Identification and Control of Non-Point Sources of Microbial Pollution in a Coastal Watershed

EPA Grant Number: R828011
Title: Identification and Control of Non-Point Sources of Microbial Pollution in a Coastal Watershed
Investigators: Sanders, Brett , Horne, Alex , Keller, Robin , Sobsey, Mark D.
Current Investigators: Sanders, Brett , Grant, Stanley B. , Horne, Alex , Keller, Robin , Sobsey, Mark D.
Institution: University of California - Irvine , University of California - Berkeley , University of North Carolina at Chapel Hill
EPA Project Officer: Hiscock, Michael
Project Period: August 1, 2000 through July 31, 2003 (Extended to January 31, 2005)
Project Amount: $895,234
RFA: Water and Watersheds (1999) RFA Text |  Recipients Lists
Research Category: Water and Watersheds , Water


We propose (1) to characterize the spatiotemporal variability of microbial pollution in urban runoff and to identify the association between pathogens and indicator organisms, (2) to develop a novel strategy to control the impact of urban runoff on the microbial water quality of coastal wetlands and beaches during non-storm periods, and (3) to develop a multiple-objective decision model to aid stakeholders in selecting strategies to mitigate microbial pollution problems in coastal waters.


A well-defined and controllable system of flood control channels and a constructed marsh in Southern California will be utilized as the test site. The flood control infrastructure includes a network of pump stations with forebays that are engineered to lift runoff from below sea-level sub-basins and into tidally influenced flood control channels which drain to the sea. A sampling survey of forebay water and channel water will be undertaken to ascertain the spatiotemporal variability of pathogens (enteric viruses) and indicator microorganisms (Escherichia coli, enterococci, spores of Clostridium perfringens, fecal coliform, and male-specific and somatic bacteriophage) present in the watershed, with the goal of ascertaining the association between pathogen levels and indicator organisms both at the inlet to the open channel waterways, and at the outlet where runoff drains to the near-shore region. The control approach involves combining active and passive control strategies to mitigate the impact of urban runoff that is transported by flood control channels, through a constructed wetland, and into a recreational near-shore area. Pump station operation schedules that minimize the impact of urban runoff on coastal water quality will be determined, and the principal mechanisms responsible for pathogen removal by tidally influenced constructed wetlands will be identified through a series of microcosm studies. Stakeholders will be interviewed or surveyed to evaluate preferences towards various objectives associated with active and passive control strategies, and a decision making model will be developed to assess the efficacy of existing control alternatives and to identify previously unrecognized approaches for water quality control.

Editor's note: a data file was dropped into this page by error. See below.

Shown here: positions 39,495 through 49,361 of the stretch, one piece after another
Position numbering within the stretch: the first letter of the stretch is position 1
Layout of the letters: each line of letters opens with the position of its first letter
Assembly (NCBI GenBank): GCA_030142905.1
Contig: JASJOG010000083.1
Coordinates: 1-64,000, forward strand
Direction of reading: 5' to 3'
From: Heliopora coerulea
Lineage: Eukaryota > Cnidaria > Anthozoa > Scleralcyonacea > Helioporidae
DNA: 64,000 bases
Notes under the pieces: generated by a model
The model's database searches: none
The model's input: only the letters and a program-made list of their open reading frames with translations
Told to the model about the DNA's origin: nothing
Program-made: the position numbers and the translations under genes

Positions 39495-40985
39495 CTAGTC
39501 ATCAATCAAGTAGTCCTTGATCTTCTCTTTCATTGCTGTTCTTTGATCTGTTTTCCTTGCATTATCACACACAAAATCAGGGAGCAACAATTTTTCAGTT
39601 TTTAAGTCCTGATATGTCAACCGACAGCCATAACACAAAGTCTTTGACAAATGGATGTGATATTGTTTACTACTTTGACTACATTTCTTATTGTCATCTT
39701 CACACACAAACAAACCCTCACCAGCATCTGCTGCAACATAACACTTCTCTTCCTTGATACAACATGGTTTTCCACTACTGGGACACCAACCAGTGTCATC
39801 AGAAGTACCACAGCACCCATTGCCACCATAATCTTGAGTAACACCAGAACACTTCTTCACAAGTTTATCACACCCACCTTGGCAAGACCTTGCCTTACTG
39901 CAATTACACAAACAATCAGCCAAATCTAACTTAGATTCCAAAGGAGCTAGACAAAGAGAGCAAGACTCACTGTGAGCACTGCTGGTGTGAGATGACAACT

Expected Results:

Because flood control channels are a ubiquitous feature of urban watersheds and constructed wetlands have become an important resource for pollution mitigation, the primary data, control strategies, and stakeholder information obtained in this study could lead to regional and National strategies for reducing the adverse impact of urban runoff on coastal water quality.

Publications and Presentations:

Publications have been submitted on this project: View all 21 publications for this project

Journal Articles:

Journal Articles have been submitted on this project: View all 7 journal articles for this project

Supplemental Keywords:

urban runoff, non-point sources, coastal wetlands, flood control channels, active control, passive control, decision model., RFA, Scientific Discipline, Geographic Area, Water, Ground Water, Water & Watershed, Environmental Chemistry, State, Wet Weather Flows, Environmental Monitoring, Engineering, Watersheds, clostridium, pathogens, ecosystem modeling, fate and transport, coastal watershed, flood control, contaminant transport, suburban watersheds, bacteriophage, escherichia coli (e. coli), enterocci, man-made wetlands, urban runoff, decision making, runoff, pollution identification and control, recreational area, tidal influence, fecal coliform, decision model, microbial pollution, stormwater drainage, forebay water, non-point sources, water quality, California (CA), indicator organisms, stakeholders, active control, storm water, pump stations

Progress and Final Reports:

  • 2001 Progress Report
  • 2002
  • 2003
  • 2004
  • Final Report